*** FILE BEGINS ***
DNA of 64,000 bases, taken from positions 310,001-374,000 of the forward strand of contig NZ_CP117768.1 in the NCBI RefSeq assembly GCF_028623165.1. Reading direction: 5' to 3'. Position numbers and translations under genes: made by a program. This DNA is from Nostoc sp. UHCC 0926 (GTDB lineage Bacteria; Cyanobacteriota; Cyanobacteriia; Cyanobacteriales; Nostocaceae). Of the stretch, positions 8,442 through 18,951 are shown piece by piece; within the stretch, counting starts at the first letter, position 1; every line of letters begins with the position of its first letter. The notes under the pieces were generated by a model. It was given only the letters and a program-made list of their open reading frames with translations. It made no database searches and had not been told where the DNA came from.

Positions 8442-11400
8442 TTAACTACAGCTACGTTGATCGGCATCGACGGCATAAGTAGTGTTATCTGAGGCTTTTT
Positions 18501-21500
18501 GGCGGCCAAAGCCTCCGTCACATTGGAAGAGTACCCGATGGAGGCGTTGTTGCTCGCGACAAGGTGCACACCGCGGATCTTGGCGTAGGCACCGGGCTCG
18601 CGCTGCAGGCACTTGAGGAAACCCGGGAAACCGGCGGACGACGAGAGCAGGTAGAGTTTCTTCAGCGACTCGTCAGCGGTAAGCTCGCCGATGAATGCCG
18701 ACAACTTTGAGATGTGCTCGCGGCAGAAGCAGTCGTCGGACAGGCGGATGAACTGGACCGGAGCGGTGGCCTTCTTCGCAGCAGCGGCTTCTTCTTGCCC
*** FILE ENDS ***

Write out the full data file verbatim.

DNA of 64,000 bases, taken from positions 310,001-374,000 of the forward strand of contig NZ_CP117768.1 in the NCBI RefSeq assembly GCF_028623165.1. Reading direction: 5' to 3'. Position numbers and translations under genes: made by a program. This DNA is from Nostoc sp. UHCC 0926 (GTDB lineage Bacteria; Cyanobacteriota; Cyanobacteriia; Cyanobacteriales; Nostocaceae). Of the stretch, positions 8,442 through 18,951 are shown piece by piece; within the stretch, counting starts at the first letter, position 1; every line of letters begins with the position of its first letter. The notes under the pieces were generated by a model. It was given only the letters and a program-made list of their open reading frames with translations. It made no database searches and had not been told where the DNA came from.

Positions 8442-11400
8442 TTAACTACAGCTACGTTGATCGGCATCGACGGCATAAGTAGTGTTATCTGAGGCTTTTT
Positions 18501-21500
18501 GGCGGCCAAAGCCTCCGTCACATTGGAAGAGTACCCGATGGAGGCGTTGTTGCTCGCGACAAGGTGCACACCGCGGATCTTGGCGTAGGCACCGGGCTCG
18601 CGCTGCAGGCACTTGAGGAAACCCGGGAAACCGGCGGACGACGAGAGCAGGTAGAGTTTCTTCAGCGACTCGTCAGCGGTAAGCTCGCCGATGAATGCCG
18701 ACAACTTTGAGATGTGCTCGCGGCAGAAGCAGTCGTCGGACAGGCGGATGAACTGGACCGGAGCGGTGGCCTTCTTCGCAGCAGCGGCTTCTTCTTGCCC